Green menstruation: Towards making sustainable choices

Image: Yulia Lisitsa/

When we talk about periods, accessibility has always been prioritized over sustainability. However, one does not have to undermine another. 

Disposable pads pose a grave environmental crisis

An average woman is likely to menstruate about 450 times throughout her lifetime. This implies that she will need to use some kind of menstrual product for about 450 weeks. The most accessible products are disposable ones, such as tampons and sanitary pads, which are easily found on the shelves of stores and pharmacies. The U.S. FDA recommends changing a tampon every four to eight hours a day. Assuming that each period lasts for about 5 days, this means a woman will use more than 9,000-11,000 tampons over her lifetime. Using current average market prices, this would mean an expense of $2,000-$2,500 or nearly  NIS 7-9,000 for something as natural as menstruation. In 2018, close to 18 billion pieces of tampons were sold worldwide, about a third of which were consumed by American women alone, with over 45 billion products sold overall annually. In addition to posing a financial risk for economically weaker section of the society, these sanitary products pose a grave environmental problem as almost all forms of disposable menstrual products are composed of between 10-90% of plastics or microplastics in the form of wings (for pads) and the applicators (for tampons). These used sanitary products find their way to the landfills and some eventually to the oceans. The plastics derived from pads or tampons are estimated to take between 500-600 years to decompose, so not using even a single pad can make a lot of difference. 

A growing interest in reusable products

But menstruation does not have to be taxing on the environment. Recently, there is a growing interest in using sustainable menstrual products. The good-old cloth pad is making a comeback with an improved design while many others have chosen to embrace menstrual cups. Specifically, menstrual cups are inexpensive and sustainable to manage menstruation while also being convenient and safe. Medical-grade silicones used in these pads offer the least chances of contracting vaginal infections or itching compared to other available products. Most of these cups have a lifetime of about 10 years, implying that only a few cups can replace the number of tampons and pads used over the same period of time leading to considerable cost savings. That said, a clear lack of awareness of using these reusable products among Israeli women was apparent. This possibly stemmed from a number of reasons, such as lack of easy availability, lack of credible information, and as a result, hesitation, and finally, the general taboo regarding talking freely about menstruation. Moreover, a recent Tel Aviv University study has found an alarming amount of microplastics in marine animals along Israel’s coastline, some of which may be attributed to the flushing of sanitary products.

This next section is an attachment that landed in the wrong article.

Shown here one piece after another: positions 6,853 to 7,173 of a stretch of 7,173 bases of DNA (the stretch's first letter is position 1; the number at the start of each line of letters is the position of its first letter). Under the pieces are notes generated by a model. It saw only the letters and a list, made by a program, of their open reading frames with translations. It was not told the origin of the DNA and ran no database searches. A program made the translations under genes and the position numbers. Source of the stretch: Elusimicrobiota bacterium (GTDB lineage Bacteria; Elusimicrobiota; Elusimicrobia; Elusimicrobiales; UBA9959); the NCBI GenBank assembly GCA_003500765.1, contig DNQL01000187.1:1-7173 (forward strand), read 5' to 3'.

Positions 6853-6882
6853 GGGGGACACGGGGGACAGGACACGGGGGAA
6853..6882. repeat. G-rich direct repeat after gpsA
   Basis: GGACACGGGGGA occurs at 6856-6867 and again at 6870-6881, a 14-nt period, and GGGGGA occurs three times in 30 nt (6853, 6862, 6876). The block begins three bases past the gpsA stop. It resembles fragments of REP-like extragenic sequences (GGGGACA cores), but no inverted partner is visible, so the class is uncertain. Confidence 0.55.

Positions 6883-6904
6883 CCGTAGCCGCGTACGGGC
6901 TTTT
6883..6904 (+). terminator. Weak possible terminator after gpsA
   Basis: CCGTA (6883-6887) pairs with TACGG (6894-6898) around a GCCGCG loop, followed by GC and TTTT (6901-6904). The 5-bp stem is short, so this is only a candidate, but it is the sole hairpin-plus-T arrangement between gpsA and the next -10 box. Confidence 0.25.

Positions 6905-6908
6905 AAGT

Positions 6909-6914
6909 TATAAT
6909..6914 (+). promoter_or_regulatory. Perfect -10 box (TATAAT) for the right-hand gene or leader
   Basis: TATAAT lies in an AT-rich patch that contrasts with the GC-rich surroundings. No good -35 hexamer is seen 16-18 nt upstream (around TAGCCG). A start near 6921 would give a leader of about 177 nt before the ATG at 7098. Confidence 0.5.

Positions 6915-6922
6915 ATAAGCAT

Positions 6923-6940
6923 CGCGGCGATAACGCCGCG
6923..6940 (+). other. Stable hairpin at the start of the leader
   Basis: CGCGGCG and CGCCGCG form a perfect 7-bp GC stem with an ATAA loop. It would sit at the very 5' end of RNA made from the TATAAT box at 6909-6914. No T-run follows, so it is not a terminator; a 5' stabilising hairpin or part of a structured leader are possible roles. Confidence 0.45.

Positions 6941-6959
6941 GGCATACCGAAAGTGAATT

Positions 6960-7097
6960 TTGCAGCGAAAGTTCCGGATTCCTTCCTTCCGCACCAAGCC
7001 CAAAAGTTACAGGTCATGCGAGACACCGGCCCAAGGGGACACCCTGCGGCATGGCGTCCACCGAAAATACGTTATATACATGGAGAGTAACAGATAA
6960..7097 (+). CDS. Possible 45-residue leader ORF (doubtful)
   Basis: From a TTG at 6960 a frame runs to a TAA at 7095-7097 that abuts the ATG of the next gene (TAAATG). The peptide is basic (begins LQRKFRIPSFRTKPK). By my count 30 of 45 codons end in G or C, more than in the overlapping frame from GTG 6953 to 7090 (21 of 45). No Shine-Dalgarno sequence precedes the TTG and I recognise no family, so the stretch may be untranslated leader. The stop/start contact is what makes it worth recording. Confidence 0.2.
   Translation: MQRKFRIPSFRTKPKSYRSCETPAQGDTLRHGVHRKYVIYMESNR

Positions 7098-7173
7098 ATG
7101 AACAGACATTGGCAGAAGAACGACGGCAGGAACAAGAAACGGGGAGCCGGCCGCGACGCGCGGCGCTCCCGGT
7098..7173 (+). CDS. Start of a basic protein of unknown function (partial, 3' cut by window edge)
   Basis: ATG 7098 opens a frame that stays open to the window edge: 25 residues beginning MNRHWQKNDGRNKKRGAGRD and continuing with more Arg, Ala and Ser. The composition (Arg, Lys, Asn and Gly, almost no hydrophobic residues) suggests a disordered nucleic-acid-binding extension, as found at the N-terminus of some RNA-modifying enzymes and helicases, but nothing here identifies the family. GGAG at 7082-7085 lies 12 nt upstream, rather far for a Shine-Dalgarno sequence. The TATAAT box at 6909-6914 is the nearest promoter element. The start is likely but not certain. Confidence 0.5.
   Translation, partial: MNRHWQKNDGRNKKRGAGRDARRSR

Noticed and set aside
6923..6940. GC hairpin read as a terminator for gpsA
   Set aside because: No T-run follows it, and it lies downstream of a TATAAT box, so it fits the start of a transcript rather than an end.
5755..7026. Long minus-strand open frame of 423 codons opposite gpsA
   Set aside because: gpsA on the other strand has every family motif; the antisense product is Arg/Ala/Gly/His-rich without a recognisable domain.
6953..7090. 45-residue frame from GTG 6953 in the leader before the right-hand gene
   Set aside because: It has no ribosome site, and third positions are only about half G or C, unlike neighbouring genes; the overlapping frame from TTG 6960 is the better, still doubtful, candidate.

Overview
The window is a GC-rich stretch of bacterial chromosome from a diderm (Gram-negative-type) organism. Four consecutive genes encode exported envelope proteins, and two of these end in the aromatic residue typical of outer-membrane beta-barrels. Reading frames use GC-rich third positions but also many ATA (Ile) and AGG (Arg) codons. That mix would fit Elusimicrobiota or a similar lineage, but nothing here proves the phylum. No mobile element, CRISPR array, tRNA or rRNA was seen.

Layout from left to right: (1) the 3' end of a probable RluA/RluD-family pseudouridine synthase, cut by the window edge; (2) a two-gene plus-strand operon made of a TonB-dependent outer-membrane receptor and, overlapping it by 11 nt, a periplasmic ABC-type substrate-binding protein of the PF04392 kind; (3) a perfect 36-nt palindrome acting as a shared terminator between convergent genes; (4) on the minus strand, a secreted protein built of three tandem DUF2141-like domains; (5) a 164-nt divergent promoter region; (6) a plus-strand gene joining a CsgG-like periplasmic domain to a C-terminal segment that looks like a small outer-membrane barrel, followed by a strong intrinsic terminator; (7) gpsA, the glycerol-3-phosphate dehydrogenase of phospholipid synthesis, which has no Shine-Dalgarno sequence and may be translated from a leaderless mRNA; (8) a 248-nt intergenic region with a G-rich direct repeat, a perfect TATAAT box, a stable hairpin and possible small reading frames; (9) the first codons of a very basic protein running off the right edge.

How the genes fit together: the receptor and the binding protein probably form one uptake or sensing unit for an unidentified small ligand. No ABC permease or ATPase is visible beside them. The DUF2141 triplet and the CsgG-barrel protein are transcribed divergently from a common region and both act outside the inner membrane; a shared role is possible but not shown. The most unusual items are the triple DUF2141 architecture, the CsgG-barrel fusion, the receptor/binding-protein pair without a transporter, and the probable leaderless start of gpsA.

An attempt to spread the noise

The Davos Agenda 2021 of the World Economic Forum, with a special emphasis on sustainability, has called on the CEOs of major global corporations to commit to reducing emissions through being part of an existing alliance of 83 CEO’s of the largest companies of the world committed to transition to a low-carbon economy. Riding on this steadily gaining momentum against the rampant use of plastic products, the Tel Aviv Hub of World Economic Forum Global Shapers Community recently launched a campaign to raise awareness about the use of reusable menstrual products, highlighting their social, environmental, and medical aspects.  Realizing that there were many unanswered questions, the hub recently hosted a workshop with the idea of introducing the idea of sustainable menstruation to answer as many questions as possible. Smadar Regev Agmon, who passionately runs Nashuiti, shared that unlike popular opinion, menstrual cups were invented in 1937, even before tampons came to the limelight. However, it did not hit the market until the ’80s, and only now it is being considered as a viable option. Although readily available, she advised against buying menstrual products from general marketplaces, such as eBay, where the medical specifications are often overlooked.  In addition to menstrual cups, other reusable products include fabric tampons and pads, which can be cleaned and washed with other laundries. There is also growing popularity of menstrual underwear which are elegant, pretty, and more comfortable. As it may not be possible to change them during the day, menstrual underwears are perfect for less heavy days. Furthermore, Dr. Pinchas Aharoni, a practicing gynecologist at the Clalit Health Services shed light on the medical queries of using menstrual cups and pads. Discussing a recently published report on comparing menstrual cups with other products, Dr. Aharoni shared that cups are as effective in controlling leaks as other commonly used products, did not elicit vaginal infections, and were relatively easy to use while Toxic Shock Syndrome (TSS) was detected in only very rare cases. Although for some women, it might take some time and effort to get used to them, the learning curve is relatively quick and is not likely to last more than a couple of months.